A wind farm is composed of a group of wind turbines situated in a given location to produce electricity. Wind farms vary in size from a small number of turbines to several hundred wind turbines covering an extensive area and can be either located onshore or offshore. An onshore wind farm is a capital-intensive project due to high wind turbine cost, which may account for a large majority of the total life-cycle cost. As far as an onshore wind farm is concerned, the operational cost involved is also an important part of the overall cost due to costly inspection and maintenance actions for support structures as these actions require specific training and equipment fit for the offshore environment. As the bottom fixed offshore wind technology is already considered as a proven technology, the offshore wind farms are planned to be built in greater size with more powerful offshore wind turbines to make the offshore wind energy more cost-effective, which leads to more significant capital investment. Moreover, increasing the size of offshore wind farms has consequences not only from a capital investment point of view but also from an operational cost point of view because large-scale offshore wind farms with a higher number of support structures to be inspected increase the operational cost.
In essence, there is a need for constant monitoring of the structural condition of the support structure through scheduled inspections. This enables decision-makers to have better information about the structural safety and more confidence in the success of the offshore wind turbines support structure fulfilling its service purpose, allowing investors to achieve better management of the investment risk. Still, the need remains for refinement of analysis techniques for better projections. On this account, Centre for Marine Technology and Ocean Engineering, Instituto Superior Técnico, University of Lisbon researchers: Dr Baran Yeter, Professor Yordan Garbatov and Professor Carlos Guedes Soares developed a risk-based maintenance planning for offshore wind farm installations. They aimed to find the optimal number of offshore wind turbines in an offshore wind farm, resulting in the minimum life-cycle cost per produced energy. Their work is currently published in the research journal, Reliability Engineering and System Safety.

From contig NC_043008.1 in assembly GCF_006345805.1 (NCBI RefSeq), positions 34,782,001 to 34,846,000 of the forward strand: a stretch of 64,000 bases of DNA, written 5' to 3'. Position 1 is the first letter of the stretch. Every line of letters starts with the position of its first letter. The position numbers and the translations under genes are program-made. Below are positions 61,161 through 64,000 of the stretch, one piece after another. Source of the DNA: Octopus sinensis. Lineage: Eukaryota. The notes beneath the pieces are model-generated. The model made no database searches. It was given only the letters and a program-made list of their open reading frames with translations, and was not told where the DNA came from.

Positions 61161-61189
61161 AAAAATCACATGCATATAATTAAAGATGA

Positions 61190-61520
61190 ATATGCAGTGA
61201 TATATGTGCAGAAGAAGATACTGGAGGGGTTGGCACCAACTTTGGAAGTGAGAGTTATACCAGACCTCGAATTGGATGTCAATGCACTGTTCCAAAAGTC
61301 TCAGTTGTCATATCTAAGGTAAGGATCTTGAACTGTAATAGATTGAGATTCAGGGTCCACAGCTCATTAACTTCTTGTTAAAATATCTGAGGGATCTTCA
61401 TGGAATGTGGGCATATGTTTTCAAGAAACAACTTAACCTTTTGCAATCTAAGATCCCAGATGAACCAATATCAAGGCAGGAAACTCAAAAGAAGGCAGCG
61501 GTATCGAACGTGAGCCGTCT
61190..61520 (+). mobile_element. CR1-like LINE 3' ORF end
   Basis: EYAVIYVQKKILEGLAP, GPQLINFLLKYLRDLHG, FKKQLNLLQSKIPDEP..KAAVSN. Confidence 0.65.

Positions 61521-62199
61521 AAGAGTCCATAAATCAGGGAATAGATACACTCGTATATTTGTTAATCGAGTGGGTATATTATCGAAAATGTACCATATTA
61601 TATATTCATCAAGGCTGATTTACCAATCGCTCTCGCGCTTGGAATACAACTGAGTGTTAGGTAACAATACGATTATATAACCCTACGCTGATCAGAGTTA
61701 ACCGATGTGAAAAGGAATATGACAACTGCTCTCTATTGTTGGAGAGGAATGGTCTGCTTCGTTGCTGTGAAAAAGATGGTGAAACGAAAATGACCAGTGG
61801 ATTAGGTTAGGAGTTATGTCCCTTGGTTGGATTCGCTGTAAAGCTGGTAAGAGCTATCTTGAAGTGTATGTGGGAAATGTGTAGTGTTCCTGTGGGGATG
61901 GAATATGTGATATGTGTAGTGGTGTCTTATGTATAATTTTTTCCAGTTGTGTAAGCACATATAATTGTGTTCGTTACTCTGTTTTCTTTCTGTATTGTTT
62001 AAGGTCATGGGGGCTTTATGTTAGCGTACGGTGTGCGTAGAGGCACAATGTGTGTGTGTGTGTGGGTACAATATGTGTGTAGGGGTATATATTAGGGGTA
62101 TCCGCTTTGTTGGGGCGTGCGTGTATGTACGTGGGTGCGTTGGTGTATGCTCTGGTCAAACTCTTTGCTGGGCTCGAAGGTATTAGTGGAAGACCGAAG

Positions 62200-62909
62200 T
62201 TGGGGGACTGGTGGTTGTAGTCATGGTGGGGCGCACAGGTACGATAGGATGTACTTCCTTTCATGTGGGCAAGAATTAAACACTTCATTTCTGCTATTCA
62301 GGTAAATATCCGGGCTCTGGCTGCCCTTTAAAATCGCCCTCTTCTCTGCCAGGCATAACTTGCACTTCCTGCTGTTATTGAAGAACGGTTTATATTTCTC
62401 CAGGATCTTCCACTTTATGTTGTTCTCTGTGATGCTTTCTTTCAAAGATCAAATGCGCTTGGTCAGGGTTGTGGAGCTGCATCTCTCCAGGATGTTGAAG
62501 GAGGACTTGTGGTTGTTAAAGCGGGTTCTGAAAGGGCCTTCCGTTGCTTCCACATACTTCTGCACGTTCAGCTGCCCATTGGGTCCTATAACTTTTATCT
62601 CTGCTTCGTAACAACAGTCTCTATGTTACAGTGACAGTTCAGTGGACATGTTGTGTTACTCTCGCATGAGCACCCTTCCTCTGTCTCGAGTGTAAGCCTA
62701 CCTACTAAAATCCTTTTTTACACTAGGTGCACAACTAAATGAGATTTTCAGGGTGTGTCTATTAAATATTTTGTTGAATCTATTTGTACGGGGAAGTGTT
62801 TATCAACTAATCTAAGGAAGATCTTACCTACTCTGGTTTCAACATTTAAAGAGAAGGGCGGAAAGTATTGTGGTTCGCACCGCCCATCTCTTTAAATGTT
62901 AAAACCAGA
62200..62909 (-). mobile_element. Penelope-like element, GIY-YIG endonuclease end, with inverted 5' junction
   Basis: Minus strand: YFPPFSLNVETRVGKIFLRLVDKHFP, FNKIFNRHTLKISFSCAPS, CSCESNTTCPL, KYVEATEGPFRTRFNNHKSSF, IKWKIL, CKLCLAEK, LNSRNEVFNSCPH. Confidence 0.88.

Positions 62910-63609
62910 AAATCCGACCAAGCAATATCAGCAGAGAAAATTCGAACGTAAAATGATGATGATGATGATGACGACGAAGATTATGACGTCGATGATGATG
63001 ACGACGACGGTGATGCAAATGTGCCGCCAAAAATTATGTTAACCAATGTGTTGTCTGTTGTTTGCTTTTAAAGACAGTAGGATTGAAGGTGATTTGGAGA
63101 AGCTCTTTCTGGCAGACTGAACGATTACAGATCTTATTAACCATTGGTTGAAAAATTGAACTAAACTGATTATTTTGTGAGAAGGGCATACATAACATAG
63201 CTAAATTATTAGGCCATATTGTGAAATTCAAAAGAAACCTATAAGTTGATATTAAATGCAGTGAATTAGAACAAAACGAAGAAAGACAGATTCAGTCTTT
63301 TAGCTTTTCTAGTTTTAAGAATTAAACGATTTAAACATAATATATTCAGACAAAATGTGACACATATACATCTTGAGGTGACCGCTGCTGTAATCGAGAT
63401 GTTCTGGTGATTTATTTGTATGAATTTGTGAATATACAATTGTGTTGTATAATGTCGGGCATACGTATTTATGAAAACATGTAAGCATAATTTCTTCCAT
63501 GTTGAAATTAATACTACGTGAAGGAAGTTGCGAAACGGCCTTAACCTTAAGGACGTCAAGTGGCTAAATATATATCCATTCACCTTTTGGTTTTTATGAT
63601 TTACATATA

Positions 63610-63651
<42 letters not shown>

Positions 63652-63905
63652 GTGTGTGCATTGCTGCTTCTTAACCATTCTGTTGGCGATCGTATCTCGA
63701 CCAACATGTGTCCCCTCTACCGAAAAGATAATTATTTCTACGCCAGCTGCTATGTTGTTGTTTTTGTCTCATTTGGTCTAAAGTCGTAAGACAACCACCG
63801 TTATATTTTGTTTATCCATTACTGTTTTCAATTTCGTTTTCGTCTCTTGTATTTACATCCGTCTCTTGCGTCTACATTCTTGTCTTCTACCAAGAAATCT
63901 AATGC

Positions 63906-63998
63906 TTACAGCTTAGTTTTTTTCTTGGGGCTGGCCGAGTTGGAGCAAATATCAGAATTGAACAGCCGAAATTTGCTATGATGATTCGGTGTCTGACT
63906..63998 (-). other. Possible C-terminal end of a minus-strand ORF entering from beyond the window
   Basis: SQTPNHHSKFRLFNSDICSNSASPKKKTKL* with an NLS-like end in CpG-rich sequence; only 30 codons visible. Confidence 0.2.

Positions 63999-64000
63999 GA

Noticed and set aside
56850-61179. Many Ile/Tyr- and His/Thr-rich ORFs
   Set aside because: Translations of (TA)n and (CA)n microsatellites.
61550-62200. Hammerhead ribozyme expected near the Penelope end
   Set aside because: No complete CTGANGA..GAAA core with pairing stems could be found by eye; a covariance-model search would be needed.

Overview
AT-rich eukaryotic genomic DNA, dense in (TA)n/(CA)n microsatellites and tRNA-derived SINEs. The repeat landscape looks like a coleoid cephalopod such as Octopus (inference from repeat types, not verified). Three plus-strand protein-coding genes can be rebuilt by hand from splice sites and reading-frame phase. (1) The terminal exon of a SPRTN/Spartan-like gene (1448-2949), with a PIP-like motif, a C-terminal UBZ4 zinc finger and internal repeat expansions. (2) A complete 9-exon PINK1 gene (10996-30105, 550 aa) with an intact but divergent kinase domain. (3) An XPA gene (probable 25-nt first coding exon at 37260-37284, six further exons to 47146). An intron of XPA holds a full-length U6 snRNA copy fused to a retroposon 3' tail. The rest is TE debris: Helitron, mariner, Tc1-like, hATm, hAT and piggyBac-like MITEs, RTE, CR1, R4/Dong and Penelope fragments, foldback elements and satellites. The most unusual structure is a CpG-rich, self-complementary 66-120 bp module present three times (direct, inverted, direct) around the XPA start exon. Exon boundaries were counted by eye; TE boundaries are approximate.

In their approach, the research team considered an offshore wind farm consisting of correlated components. The system reliability was then estimated using the Ditlevsen bounding technique, which is based on a time-variant correlation matrix of offshore wind turbines. The researchers then employed the event tree method to assess the expected cost of failure to be included in the capital investment as the structural risk premium and the total expected cost as a part of the operational cost.
The team reported that the developed framework was able to connect the results of the risk assessment with both CAPEX and OPEX, and the number of offshore wind turbines to be installed in an offshore wind farm was estimated. Following this, the minimization of the levelized cost of energy was adopted as an objective function. Overall, the optimal number of monopile offshore wind turbines to be installed in an offshore wind farm was estimated as 60.
In summary, the Centre for Marine Technology and Ocean Engineering, Instituto Superior Técnico, Lisbon University study presented a framework to conduct a life-cycle cost assessment accounting for the optimal inspection and maintenance policy to be implemented. A case study was performed using the developed framework, where outstanding results were successfully achieved. In a statement to Advances in Engineering, the authors explained that the presented framework in the paper involves an intricate network of a structural risk assessment, inspection planning, and life-cycle cost assessment; therefore, the initial assumptions regarding some cost components may impact the final results since the difference between the offshore wind farms with a different number of offshore wind turbines is relatively low.
B. Yeter, Y. Garbatov, C. Guedes Soares. Risk-based maintenance planning of offshore wind turbine farms. Reliability Engineering and System Safety; volume 202 (2020) 107062